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October 4, 2016

Fortune Favors The Learners

Posted by Claire Hockin (View Profile | View All Posts) at 5:01 AM

Fortune Favors The Learners

In 1956 the Fortune 500 looked radically different than it does today: over 80 percent are no longer in this exclusive group. Many do not even exist anymore. And the pace of change has increased. A third of those in the ranking a decade ago are no longer listed. Most of these companies had innovation departments... so what went wrong?

Is innovation an expert skill, or a mindset? The key to surviving, and thriving, is about having a workforce with the right skills to be able to anticipate, respond and scale at speed in an uncertain future. This was the message that CEO Vishal Sikka conveyed to the audience at Oracle Open World in San Francisco recently - which you can watch here.

The ubiquity of computing and an 'always-on' digital culture is powering the relentless advance of new, smarter technologies. As industries converge we see technology revolutionizing traditional products - a smartphone is a "supercomputer in your pocket. And a self-driving car is not simply a car, but a computer in the shape of a car" explained Vishal. Some day in the very near future, we will no longer be able to avoid (or likely live without!) technology. Perhaps some of us are there today. Technology will be invisibly embedded into everything around us. After all, "every company is a tech company, but most haven't realized it yet".

Technology will connect us, help us make sense of the world around us, and help us do things that we once could only dream of. We are at the cusp of another revolution and this time it's a human revolution, powered by technology.

And so the language of the future is universal - and it's the language of code. Vishal brought two external views to the audience - that of Alan Kay, the computer pioneer, talking about learning and human behavior, and of Vandana Sikka, chairperson of Infosys Foundation USA, talking about computer science education. Vandana explained that digital literacy today is lower than actual literacy in the Dark Ages. This illustrates an astonishing skills gap that must be filled in order to understand and thrive in an increasingly digital world. Computer science education is a fundamental cornerstone of this process, especially as it encourages hands-on learning and problem-solving - skills, which are key to staying relevant and being creative.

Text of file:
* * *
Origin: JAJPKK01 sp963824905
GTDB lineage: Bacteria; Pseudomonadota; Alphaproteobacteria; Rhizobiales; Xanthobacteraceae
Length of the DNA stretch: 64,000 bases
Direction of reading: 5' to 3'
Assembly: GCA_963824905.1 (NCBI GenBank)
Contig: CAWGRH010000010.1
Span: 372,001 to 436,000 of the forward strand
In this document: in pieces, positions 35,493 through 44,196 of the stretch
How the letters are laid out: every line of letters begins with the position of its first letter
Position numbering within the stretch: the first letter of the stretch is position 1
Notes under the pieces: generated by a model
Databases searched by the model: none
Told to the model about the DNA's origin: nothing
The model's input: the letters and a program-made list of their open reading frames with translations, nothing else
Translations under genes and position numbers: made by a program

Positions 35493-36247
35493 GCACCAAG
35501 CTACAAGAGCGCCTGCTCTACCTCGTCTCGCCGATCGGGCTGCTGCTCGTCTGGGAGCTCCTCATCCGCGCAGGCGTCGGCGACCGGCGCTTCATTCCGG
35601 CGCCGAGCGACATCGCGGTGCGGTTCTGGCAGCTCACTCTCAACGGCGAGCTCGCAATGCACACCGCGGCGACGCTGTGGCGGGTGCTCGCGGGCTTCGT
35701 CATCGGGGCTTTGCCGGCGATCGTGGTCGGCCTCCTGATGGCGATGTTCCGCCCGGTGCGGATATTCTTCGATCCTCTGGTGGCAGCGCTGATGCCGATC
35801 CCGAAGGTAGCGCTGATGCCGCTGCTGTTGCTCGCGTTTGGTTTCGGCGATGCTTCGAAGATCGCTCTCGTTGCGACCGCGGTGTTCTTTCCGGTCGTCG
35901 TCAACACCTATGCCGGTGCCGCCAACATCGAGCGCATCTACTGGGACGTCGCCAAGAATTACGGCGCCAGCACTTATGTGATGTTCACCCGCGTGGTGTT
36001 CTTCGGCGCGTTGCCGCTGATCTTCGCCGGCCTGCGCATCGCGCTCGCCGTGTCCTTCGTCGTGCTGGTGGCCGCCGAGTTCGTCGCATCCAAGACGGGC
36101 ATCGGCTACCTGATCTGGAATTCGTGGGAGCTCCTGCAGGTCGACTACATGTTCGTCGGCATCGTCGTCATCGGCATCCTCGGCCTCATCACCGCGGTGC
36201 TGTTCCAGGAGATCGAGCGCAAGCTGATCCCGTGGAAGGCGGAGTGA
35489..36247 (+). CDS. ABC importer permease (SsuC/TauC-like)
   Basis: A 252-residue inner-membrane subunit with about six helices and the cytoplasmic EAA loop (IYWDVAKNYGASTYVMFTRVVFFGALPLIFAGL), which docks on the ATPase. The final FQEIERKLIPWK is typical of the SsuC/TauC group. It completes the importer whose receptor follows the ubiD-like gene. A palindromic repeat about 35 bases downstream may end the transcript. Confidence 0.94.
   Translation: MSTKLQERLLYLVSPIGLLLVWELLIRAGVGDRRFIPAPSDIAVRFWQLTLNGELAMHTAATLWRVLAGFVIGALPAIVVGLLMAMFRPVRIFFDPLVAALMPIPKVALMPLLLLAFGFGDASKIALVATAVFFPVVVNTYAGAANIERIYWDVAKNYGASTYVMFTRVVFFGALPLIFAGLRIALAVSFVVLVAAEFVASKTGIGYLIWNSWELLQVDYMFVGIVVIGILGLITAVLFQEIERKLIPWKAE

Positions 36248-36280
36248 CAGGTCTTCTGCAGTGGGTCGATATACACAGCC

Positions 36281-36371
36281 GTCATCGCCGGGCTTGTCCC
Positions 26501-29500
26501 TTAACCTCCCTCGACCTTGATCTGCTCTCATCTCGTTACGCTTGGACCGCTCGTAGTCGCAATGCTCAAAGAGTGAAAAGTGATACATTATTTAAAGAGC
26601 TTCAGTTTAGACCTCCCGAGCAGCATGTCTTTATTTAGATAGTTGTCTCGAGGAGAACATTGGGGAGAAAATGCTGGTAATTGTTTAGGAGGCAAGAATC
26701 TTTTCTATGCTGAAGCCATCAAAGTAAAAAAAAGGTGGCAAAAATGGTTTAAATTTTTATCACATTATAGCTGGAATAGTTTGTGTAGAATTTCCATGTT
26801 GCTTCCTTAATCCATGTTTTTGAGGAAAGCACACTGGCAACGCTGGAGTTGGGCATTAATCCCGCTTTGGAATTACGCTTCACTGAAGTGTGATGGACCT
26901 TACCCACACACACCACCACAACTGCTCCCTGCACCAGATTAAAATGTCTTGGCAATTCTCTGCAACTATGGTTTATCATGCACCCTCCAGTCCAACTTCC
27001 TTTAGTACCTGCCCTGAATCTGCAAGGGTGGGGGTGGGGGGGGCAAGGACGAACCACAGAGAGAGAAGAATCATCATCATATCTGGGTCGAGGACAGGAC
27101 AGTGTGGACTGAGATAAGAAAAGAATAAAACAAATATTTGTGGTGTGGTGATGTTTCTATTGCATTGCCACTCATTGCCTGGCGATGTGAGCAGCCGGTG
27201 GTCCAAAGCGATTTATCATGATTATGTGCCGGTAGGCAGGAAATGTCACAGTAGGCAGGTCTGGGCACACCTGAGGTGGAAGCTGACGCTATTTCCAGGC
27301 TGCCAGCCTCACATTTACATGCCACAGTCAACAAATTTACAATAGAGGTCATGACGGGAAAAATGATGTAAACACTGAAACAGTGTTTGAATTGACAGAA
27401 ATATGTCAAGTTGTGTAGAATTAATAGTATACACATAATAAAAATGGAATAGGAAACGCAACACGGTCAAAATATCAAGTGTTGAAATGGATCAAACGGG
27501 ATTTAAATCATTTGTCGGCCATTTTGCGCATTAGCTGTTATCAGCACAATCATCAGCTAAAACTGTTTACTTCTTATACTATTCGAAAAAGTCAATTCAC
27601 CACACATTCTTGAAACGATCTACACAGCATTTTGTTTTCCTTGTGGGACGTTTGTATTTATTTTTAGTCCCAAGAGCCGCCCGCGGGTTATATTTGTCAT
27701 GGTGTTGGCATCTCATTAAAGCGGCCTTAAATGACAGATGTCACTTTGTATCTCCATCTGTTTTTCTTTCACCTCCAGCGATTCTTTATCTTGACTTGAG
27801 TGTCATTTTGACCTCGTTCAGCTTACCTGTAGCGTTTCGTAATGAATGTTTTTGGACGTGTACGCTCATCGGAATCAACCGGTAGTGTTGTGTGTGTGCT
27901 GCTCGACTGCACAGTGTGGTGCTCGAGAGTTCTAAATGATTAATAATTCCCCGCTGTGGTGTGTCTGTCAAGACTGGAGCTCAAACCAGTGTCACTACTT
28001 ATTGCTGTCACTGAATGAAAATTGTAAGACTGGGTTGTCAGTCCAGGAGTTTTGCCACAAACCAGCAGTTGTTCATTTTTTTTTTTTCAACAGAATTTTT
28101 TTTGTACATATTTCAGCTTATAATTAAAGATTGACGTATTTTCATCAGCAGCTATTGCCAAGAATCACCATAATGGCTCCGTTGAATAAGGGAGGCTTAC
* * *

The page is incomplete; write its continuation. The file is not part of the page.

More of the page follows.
This thinking is reflected in the Infosys grassroots movement called Zero Distance, which has taken hold across all of our teams and projects, with the help of Design Thinking. More than 110,000 employees so far have been trained in Design Thinking, and are learning to better understand and even anticipate our clients' needs. That doesn't make every one of these people a designer, but it instills a sense of curiosity, creativity and problem-finding, rather than simple problem-solving, so that we can amplify the work we are doing in a more meaningful way. These are the soft skills which complement and accelerate our people's technology expertise.

Learning has been the key to change across all cultures and generations. Today, the difference between being disrupted or being a disrupter is in honing a culture of, and passion for, learning. At Infosys, learning has been at the heart of our values from our inception in 1981, and today moves us beyond the original principles of competency training to the challenge of learning to 'unlearn' - the very ethos of Design Thinking. In this way, we can protect ourselves and our clients from becoming irrelevant - like those 438 Fortune 500 companies.

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